Unions push for 10 days of paid family and domestic violence leave

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Unions push for 10 days of paid family and domestic violence leave

The Australian Council of Trade Unions (ACTU) has recently announced that it had made its closing arguments before the Fair Work Commission’s hearings that would assess the need for 10 days of paid family and domestic violence (FDV) leave.

The move was reportedly made to benefit 2.23 million award-dependent workers and is part of the ACTU’s larger effort to ensure that all workers have access to the said leave under the National Employment Standards.

The ACTU presented research to the FWC that demonstrated that women who have experienced FDV are “more likely to end up in lower-paid and casual work,” adding that they are “at risk of unemployment, financial stress, homelessness, and poverty.”

Data also showed that escaping violence could cost, on average, $18,000, noting that economic security is the “primary factor” that a person subjected to FDV contemplates whether they can escape a dangerous relationship or not.

The ACTU backed their evidence with frontline and community sector workers, all explaining why paid leave is “essential to enable people to access critical medical, legal, financial, emergency housing, safety planning, relocation, and counselling services.”

“Paid FDV leave is now even more urgent, with FDV services reporting a 62 percent increase in the number of clients accessing their services since the pandemic began,” the ACTU said in a media release.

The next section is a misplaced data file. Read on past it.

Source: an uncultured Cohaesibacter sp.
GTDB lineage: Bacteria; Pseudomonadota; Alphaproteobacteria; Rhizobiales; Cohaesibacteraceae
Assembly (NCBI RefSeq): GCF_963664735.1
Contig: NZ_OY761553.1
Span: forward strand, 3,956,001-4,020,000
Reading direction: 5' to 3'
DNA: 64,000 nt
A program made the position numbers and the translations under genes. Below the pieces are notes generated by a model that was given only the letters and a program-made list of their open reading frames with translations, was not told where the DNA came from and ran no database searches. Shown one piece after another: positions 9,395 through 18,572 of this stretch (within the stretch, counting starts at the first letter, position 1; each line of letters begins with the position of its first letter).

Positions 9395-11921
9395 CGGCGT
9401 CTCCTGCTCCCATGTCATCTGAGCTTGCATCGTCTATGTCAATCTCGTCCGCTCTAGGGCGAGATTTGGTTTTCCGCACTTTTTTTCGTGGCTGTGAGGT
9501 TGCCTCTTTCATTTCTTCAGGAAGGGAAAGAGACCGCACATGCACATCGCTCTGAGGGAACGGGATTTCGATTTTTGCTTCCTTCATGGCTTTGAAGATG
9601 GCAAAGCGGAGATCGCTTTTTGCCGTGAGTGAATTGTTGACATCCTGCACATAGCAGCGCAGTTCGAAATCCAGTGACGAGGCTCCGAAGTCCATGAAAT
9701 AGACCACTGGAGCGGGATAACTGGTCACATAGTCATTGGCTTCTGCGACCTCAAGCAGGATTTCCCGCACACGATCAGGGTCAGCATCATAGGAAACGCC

“1 in 4 women in Australia have experienced some form of family and domestic violence since the age of 15, marking a national emergency that cannot continue to be ignored by [the government],” ACTU President Michele O’Neil said.

“Addressing family and domestic violence is key for closing the gender pay gap as women who experience violence are more likely to fall behind in their career into low-paid and casual work, or out of the workforce entirely,” O’Neil added.

According to ACTU’s media release, experts have estimated that the cost of providing 10 days of paid FDV leave to award covered workers is “not likely to be high, compared to the benefits.”

“At 0.04 cents per hour worked, 10 days paid FDV leave represents a very low cost for employers, which is likely to be largely offset by the productivity gains of retaining staff, enhanced firm reputation and other benefits,” the ACTU said.

As of date, the federal government has not made a submission to the FWC’s hearing.

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